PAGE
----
Two Nepali women, aged 30 and 50 working as maids at the home of a Saudi diplomat in Gurgaon were allegedly starved and sexually abused by him and other Saudi nationals.
Police have registered a case of rape, sodomy and illegal confinement against the official, without naming him.
India has urged Saudi Arabia to cooperate in investigations.
Mistreatment of domestic help, however, is not new to Delhi. There has been a steady increase in cases where they are subjected to abuse and humiliation by employers across the country.
Back in 2012, Outlook did a cover story on the issue which looked at why the Indian middle class treat their domestic help with derision and abuse:
Given the recent flare-ups and the outrage (at least in the media), it is a relationship that many now openly characterise as that between a modern master and slave. These are reflected even in minute dealings with the help.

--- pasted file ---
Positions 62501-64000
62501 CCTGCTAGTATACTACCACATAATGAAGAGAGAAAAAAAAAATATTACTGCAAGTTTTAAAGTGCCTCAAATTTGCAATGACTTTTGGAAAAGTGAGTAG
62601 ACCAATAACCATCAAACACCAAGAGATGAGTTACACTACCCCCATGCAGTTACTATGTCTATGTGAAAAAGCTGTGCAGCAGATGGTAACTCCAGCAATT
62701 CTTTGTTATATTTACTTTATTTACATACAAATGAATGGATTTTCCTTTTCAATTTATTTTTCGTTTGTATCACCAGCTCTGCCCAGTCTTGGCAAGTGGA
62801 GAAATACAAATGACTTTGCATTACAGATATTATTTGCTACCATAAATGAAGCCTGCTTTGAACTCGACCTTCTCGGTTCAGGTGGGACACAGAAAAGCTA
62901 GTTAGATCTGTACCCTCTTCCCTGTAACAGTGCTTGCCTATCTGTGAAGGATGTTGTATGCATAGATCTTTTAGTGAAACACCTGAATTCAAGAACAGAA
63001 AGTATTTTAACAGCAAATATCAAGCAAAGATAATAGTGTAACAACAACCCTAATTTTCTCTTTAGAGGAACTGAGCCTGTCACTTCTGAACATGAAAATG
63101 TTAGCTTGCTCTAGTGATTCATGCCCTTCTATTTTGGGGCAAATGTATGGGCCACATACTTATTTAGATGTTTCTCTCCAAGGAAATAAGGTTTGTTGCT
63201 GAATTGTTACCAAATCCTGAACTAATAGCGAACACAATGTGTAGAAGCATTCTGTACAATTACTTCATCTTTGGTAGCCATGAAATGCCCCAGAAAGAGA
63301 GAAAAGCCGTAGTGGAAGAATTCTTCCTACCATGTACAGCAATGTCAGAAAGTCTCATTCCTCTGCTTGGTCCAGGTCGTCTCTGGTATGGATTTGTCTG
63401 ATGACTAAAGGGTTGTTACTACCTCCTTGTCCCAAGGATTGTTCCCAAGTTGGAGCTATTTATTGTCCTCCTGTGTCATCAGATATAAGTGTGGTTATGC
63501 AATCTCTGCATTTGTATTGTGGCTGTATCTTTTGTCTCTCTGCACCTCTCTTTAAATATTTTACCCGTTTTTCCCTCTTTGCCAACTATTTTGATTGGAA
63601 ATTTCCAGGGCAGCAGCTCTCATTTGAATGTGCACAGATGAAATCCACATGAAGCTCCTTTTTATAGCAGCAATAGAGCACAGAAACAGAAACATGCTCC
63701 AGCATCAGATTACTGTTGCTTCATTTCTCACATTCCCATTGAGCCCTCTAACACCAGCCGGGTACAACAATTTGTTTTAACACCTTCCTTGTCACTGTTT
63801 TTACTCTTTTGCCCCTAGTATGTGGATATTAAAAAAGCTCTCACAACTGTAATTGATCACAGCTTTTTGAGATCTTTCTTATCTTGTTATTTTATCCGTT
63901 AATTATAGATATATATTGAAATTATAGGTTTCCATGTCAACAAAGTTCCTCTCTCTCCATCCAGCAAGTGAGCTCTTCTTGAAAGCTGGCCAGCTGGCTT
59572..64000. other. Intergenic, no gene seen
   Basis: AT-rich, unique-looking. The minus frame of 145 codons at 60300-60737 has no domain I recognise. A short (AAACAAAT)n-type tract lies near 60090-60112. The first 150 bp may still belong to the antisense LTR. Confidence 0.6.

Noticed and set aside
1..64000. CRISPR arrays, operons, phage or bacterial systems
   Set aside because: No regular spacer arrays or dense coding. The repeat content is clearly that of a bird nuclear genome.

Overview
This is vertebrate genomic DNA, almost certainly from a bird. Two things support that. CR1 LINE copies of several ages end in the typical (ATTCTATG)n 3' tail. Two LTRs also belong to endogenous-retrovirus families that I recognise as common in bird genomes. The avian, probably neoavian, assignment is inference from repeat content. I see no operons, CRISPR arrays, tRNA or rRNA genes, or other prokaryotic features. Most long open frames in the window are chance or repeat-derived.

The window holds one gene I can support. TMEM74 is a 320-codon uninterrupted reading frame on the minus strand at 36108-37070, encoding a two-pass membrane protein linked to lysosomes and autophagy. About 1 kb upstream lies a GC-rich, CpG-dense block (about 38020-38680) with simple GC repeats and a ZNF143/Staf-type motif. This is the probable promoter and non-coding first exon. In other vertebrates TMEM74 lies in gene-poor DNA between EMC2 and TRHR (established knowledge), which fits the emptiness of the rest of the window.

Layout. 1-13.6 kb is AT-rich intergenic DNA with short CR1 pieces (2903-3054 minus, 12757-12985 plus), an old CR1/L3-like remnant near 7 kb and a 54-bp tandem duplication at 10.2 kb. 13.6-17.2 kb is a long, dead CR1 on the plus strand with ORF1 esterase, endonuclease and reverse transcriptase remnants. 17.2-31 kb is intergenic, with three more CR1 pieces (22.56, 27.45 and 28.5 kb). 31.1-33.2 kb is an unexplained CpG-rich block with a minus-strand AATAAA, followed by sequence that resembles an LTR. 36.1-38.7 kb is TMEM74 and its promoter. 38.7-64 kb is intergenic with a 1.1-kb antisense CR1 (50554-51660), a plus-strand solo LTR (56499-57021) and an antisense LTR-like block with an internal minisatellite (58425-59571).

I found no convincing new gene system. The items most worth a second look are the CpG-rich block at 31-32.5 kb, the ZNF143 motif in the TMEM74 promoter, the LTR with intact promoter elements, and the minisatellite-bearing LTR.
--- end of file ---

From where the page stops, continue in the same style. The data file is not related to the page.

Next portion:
Now the picture may look particularly grim in the national capital (the latest case, from last month, is of a tortured 13-year-old Jharkhand girl, locked in by a vacationing doctor couple with frugal rations) but the truth is, across the country, particularly in north India, abuse of domestic helps is on the rise. What has brought about this pattern of deliberate brutality? Is it because the affluent in cities find a deluge of workers in a market that has no checks against their exploitation? Is it the poor, rather negligible conviction rate, the money-conquers-all attitude which has emboldened this cruel streak in city-dwellers?
Read the full issue from April 23, 2012.